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All,

 

There seems to be growing evidence that systemic inflammation is involved in many diseases of aging, including cardiovascular disease, diabetes and cognitive impairment / Alzheimer's disease. This new study [1] speaks to the latter. It found the rate of cognitive decline in people suffering from mild cognitive impairment or early-stage Alzheimer's disease was 6x higher in those people who also suffered from periodontal disease, likely as a result of the systemic inflammatory effects of the subjects' infected gums. 

 

So take care of those teeth and gums!

 

--Dean

 

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[1] PLoS One. 2016 Mar 10;11(3):e0151081. doi: 10.1371/journal.pone.0151081.

eCollection 2016.

Periodontitis and Cognitive Decline in Alzheimer's Disease.

Ide M(1), Harris M(2), Stevens A(3), Sussams R(2,)(3), Hopkins V(3), Culliford
D(4), Fuller J(5), Ibbett P(5), Raybould R(6), Thomas R(6), Puenter U(5), Teeling
J(5), Perry VH(5), Holmes C(2,)(3).

Author information:
(1)Dental Institute, Kings College London, Guy's Hospital, London, United
Kingdom. (2)University of Southampton, Faculty of Medicine, Clinical Experimental
Science, Southampton, United Kingdom. (3)Memory Assessment and Research Centre,
Moorgreen Hospital, Southampton, United Kingdom. (4)University of Southampton,
Faculty of Health Sciences, NIHR CLAHRC Wessex Methodological Hub, Southampton,
United Kingdom. (5)University of Southampton, Faculty of Natural and
Environmental Science, Centre for Biological Sciences, Southampton, United
Kingdom. (6)Medical Research Council Centre for Neuropsychiatric Genetics and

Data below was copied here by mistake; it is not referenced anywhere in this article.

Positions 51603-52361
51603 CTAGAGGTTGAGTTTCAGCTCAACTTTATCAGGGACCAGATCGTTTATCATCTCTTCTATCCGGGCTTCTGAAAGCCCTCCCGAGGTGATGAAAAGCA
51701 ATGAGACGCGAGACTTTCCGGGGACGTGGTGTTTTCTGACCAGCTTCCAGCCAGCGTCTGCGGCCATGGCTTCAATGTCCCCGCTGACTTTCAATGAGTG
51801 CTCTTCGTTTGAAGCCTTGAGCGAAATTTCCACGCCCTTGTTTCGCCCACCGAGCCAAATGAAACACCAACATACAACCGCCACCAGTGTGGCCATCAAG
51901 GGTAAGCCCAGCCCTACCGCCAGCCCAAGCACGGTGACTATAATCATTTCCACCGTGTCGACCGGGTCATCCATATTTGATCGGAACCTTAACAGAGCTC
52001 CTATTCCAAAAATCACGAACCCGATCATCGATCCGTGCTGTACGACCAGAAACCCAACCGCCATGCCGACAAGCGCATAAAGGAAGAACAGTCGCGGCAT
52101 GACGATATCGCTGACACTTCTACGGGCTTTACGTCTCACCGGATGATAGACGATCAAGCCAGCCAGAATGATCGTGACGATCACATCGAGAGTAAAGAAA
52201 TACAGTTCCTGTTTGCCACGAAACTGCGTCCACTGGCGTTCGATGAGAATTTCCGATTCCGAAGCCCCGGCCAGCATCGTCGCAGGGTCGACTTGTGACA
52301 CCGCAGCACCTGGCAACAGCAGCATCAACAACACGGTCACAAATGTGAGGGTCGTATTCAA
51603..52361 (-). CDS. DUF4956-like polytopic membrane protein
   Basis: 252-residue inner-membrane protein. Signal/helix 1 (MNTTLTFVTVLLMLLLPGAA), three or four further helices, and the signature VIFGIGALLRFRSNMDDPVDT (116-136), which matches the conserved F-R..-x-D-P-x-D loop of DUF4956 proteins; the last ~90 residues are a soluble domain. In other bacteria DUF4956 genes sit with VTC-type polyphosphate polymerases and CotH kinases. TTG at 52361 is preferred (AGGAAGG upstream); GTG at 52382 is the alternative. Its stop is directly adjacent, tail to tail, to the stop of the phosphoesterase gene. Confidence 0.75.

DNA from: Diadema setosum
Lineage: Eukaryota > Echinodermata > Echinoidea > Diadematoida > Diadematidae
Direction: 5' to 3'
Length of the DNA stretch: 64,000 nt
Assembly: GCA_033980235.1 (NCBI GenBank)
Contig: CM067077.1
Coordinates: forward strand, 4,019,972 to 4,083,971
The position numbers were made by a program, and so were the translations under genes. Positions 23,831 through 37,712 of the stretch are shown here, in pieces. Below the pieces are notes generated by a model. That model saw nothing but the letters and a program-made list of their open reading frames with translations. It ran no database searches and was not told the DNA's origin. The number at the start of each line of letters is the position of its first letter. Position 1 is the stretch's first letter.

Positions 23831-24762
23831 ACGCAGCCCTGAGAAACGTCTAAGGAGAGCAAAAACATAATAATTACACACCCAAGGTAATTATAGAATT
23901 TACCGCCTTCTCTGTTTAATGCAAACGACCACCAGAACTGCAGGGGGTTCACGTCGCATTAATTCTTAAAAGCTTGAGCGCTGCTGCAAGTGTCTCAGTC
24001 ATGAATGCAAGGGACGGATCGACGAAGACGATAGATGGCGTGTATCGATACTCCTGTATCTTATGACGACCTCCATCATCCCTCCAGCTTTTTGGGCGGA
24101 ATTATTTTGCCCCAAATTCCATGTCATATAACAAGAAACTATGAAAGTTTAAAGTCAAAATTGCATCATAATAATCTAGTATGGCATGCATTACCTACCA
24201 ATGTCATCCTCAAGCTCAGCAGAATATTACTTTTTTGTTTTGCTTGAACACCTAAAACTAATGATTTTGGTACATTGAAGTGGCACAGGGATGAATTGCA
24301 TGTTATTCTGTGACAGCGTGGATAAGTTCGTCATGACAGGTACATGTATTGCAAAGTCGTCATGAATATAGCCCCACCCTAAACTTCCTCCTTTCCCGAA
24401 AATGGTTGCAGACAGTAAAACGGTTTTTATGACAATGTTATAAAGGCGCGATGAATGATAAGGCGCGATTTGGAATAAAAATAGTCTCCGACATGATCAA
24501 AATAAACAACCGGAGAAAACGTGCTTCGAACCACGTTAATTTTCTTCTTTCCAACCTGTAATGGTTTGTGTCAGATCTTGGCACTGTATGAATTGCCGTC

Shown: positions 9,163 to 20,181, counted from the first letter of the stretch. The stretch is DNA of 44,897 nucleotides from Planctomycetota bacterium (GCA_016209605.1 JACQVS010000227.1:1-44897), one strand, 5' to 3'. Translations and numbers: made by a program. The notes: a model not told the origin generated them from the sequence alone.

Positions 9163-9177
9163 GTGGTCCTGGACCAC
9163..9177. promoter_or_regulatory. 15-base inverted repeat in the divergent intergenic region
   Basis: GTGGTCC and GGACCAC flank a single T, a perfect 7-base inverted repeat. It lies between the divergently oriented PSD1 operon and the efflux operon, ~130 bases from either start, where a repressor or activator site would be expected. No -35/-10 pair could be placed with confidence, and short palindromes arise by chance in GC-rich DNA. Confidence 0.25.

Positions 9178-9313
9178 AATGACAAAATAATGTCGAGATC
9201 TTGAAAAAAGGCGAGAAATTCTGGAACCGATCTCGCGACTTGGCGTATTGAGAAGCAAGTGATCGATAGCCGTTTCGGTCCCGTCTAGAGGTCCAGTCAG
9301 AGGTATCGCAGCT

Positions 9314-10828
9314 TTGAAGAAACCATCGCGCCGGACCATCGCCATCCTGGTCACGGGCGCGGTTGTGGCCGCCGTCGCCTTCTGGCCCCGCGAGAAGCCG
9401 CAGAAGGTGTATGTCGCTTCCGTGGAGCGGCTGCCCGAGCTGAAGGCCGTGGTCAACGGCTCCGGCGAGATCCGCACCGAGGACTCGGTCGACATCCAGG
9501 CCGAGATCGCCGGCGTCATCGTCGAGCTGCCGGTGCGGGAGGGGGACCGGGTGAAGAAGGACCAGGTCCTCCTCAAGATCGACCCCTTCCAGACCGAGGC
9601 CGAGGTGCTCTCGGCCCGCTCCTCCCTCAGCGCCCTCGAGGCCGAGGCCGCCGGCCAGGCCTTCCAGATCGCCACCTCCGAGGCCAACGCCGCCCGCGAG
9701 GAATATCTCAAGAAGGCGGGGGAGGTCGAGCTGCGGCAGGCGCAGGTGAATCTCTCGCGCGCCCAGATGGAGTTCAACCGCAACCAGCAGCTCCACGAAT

Genomics, Institute of Psychological Medicine and Clinical Neurosciences, Cardiff
University, Cardiff, United Kingdom.

 

Free full text: http://www.ncbi.nlm.nih.gov/pmc/articles/PMC4786266/

Periodontitis is common in the elderly and may become more common in Alzheimer's
disease because of a reduced ability to take care of oral hygiene as the disease
progresses. Elevated antibodies to periodontal bacteria are associated with an
increased systemic pro-inflammatory state. Elsewhere raised serum
pro-inflammatory cytokines have been associated with an increased rate of
cognitive decline in Alzheimer's disease. We hypothesized that periodontitis
would be associated with increased dementia severity and a more rapid cognitive
decline in Alzheimer's disease. We aimed to determine if periodontitis in
Alzheimer's disease is associated with both increased dementia severity and
cognitive decline, and an increased systemic pro inflammatory state. In a six
month observational cohort study 60 community dwelling participants with mild to
moderate Alzheimer's Disease were cognitively assessed and a blood sample taken
for systemic inflammatory markers. Dental health was assessed by a dental
hygienist, blind to cognitive outcomes. All assessments were repeated at six
months. The presence of periodontitis at baseline was not related to baseline
cognitive state but was associated with a six fold increase in the rate of
cognitive decline
as assessed by the ADAS-cog over a six month follow up period.
Periodontitis at baseline was associated with a relative increase in the
pro-inflammatory state over the six month follow up period. Our data showed that
periodontitis is associated with an increase in cognitive decline in Alzheimer's
Disease, independent to baseline cognitive state, which may be mediated through
effects on systemic inflammation.

PMCID: PMC4786266
PMID: 26963387

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The below paper is pdf-availed.
 
 
Apr 1, 2016 3:41pm EDT Related: HEALTH
Link between gum disease and dementia is uncertain
BY ANDREW M. SEAMAN
(Reuters Health) -
 
Will better oral health protect an aging brain? The answer isn't clear.
 
Over the past two decades, an increasing number of studies have been looking for relationships between oral health and cognitive problems in older adults.
 
A study earlier this year, for example, linked gum disease with faster cognitive decline in people with Alzheimer's disease (see Reuters Health story of March 15, 2016 here: reut.rs/1UIy5TT).
 
The authors of a more recent review of the evidence say any such link would be important, because many older adults keep their natural teeth and over one third of people over age are cognitively impaired.